Traditional British Craftsmanship Contemporary Design7th March 2016
Shaker Kitchen design24th January 2018
All too often, we in Britain want everything to colour match when planning a beautiful new kitchen. So we choose worktops that match with the chosen door finish. We then pick out our floor and wall coverings to complement our kitchen choice. We then shop around for matching curtains and blinds. When all is said and done we end up with our perfect kitchen, right? well… um… sort of…
What you could actually end up with more often than not, is all the features looking pretty much the same. For example, you may have chosen a cream hand-painted kitchen – so you think you’ll pick a matching cream based wallpaper, flooring with matching cream; the end result – the whole room, including the kitchen furniture just looks, well… totally cream.
One must remember that the world is full of contrasts. We can see in nature where a natural mix of colours work, and those which do not. For example we all love to look at magnificent sunrises and sunsets with the wide range of reds, blues, orange, yellows and purples – as opposed to gloomy cloudy days where all the shades of grey smudge together.
This is why Dulux recently encouraged customers to be more bold with colours and advised on which work well together and which do not. If you choose to commission a hand-painted kitchen you have the advantage that it can be repainted at any time in the future to a new colour scheme.
Designers and artists use a colour wheel to decide which colours and shades go together and contrast against each another (see image at the top).
Here we explain the colour wheel and how it can be used to make complimentary schemes:
Red, yellow and blue are the three primary colours. They are at equal intervals on the wheel, and all other colours are made up from a combination of these three. They are base colours and cannot be created by combining others.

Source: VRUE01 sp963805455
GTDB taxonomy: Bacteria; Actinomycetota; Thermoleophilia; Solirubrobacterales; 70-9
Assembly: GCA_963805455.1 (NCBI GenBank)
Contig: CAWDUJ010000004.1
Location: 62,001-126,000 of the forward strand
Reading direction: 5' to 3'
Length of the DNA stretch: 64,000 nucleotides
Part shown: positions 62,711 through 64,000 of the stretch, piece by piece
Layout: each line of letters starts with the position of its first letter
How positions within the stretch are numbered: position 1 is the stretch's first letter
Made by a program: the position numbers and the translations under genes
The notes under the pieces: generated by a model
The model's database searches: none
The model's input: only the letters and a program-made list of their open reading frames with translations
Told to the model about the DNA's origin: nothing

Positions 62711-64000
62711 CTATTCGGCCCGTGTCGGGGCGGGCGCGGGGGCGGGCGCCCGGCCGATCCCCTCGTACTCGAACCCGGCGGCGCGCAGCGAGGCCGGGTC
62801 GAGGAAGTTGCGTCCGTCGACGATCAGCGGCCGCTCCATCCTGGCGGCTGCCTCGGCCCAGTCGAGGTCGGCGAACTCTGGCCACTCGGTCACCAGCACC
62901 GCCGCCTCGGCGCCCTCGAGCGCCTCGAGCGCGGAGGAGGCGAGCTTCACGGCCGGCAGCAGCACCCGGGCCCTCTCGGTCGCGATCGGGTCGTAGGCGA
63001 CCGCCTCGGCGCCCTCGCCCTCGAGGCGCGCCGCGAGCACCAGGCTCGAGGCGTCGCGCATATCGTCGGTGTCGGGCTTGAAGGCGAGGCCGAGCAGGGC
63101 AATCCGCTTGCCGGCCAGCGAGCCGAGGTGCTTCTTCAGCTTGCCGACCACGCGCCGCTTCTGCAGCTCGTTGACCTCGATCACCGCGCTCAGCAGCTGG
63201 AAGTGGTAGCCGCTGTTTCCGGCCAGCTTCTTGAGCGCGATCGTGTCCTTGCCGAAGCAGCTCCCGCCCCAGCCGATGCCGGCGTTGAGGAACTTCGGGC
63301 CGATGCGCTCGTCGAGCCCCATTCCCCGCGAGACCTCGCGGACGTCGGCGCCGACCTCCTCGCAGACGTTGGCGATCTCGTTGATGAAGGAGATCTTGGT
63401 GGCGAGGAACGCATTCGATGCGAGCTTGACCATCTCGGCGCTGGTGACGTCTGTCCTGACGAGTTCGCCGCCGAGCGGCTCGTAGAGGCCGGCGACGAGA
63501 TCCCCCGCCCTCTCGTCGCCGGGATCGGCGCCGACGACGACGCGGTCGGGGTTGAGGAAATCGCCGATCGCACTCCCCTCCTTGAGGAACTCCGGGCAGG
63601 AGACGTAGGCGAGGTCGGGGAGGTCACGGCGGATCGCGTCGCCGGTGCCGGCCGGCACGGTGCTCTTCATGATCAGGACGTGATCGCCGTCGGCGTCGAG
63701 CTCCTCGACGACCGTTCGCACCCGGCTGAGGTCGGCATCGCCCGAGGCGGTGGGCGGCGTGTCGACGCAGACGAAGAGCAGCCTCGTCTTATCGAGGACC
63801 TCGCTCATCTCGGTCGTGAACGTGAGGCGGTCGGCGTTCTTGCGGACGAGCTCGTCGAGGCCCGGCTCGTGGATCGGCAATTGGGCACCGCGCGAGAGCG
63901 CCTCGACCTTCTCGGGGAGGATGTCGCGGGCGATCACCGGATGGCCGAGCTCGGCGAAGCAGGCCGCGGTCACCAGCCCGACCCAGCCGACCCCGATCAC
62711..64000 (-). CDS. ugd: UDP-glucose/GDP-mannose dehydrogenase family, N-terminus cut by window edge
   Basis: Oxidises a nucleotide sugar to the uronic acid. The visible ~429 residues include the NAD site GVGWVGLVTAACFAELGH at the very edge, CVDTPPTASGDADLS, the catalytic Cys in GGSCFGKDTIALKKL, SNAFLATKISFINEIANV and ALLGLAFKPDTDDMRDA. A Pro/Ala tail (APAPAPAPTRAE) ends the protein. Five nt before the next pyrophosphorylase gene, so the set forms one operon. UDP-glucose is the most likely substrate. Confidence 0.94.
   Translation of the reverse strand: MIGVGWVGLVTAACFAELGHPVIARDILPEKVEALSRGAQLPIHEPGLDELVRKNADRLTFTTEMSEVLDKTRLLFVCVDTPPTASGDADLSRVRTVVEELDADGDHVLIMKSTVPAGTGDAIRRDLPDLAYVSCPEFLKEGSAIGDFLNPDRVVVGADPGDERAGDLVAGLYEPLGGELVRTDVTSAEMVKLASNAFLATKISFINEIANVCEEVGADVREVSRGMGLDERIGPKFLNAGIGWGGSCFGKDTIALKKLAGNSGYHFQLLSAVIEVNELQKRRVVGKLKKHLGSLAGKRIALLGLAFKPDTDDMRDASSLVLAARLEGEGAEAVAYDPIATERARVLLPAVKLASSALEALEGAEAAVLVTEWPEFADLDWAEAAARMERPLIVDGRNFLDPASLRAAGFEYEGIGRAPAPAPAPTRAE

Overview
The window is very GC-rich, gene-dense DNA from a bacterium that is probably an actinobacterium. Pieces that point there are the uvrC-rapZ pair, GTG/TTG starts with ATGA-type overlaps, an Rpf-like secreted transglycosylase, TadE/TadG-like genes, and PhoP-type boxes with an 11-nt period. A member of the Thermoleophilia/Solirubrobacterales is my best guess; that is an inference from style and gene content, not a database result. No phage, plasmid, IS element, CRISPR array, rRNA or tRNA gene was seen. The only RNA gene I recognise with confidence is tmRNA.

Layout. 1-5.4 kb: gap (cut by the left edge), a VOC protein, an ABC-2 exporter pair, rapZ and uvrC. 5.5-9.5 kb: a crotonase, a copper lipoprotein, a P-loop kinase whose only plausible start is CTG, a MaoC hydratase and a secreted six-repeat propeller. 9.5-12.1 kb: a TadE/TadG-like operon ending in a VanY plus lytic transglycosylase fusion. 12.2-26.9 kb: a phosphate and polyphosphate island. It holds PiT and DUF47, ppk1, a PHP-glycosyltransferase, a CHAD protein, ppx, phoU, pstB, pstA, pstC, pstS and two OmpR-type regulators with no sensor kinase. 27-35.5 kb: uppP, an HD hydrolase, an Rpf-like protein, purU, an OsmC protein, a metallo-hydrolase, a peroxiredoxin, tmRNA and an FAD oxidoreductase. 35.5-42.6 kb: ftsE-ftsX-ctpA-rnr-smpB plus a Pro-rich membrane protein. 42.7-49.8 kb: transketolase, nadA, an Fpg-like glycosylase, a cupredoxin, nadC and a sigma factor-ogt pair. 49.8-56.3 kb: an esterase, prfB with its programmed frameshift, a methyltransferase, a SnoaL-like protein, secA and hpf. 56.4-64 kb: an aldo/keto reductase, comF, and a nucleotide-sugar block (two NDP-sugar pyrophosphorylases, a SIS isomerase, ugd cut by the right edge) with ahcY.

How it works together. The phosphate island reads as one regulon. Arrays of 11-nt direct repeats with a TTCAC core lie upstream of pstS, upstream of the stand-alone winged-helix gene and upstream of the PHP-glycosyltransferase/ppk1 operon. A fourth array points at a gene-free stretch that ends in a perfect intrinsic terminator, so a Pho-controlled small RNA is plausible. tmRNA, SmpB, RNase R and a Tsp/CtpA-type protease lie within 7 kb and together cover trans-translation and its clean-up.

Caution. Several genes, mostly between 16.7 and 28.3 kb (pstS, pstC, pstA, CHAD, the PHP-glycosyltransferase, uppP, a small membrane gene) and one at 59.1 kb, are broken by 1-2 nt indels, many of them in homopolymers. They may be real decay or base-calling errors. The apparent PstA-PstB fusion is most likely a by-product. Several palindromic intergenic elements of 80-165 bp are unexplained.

Secondary colours are formed when two of the primary colours are mixed together. The secondaries are in between each primary on a wheel.
When a primary colour is mixed with the secondary colour next to it on the wheel – you get a tertiary colour.
Complementary, or nicely contrasting colours lie directly opposite one another on a wheel. Use two complementary colours sparingly though, otherwise they could be too dominating.
Paint charts typically include tints and shades of the above mentioned main colours. Tints are created by the addition of white to a colour in infinite proportions to make infinite lighter tints.
Shades are created by the addition of black to a colour in infinite proportions to make infinite darker shades.
Combining Colours and Shades
Tints and shades are a great way to help decide on an harmonious and complimentary range of tones based on one scheme. Black, white and greys are a “lack of colour” but can be used to good effect with any scheme. A frequent design idea in choosing a scheme is to pick one colour from the wheel, then use the colours either side for accenting.
Don’t forget to consider the colour or shades of certain pieces of furniture that will definitely be in the room before choosing a colour scheme. Can they be painted to match your new scheme or is that not possible or necessary?
And finally, remember that different colours create different moods – there are warm colours and cool colours, and some shades make a room appear to look bigger or smaller, etc.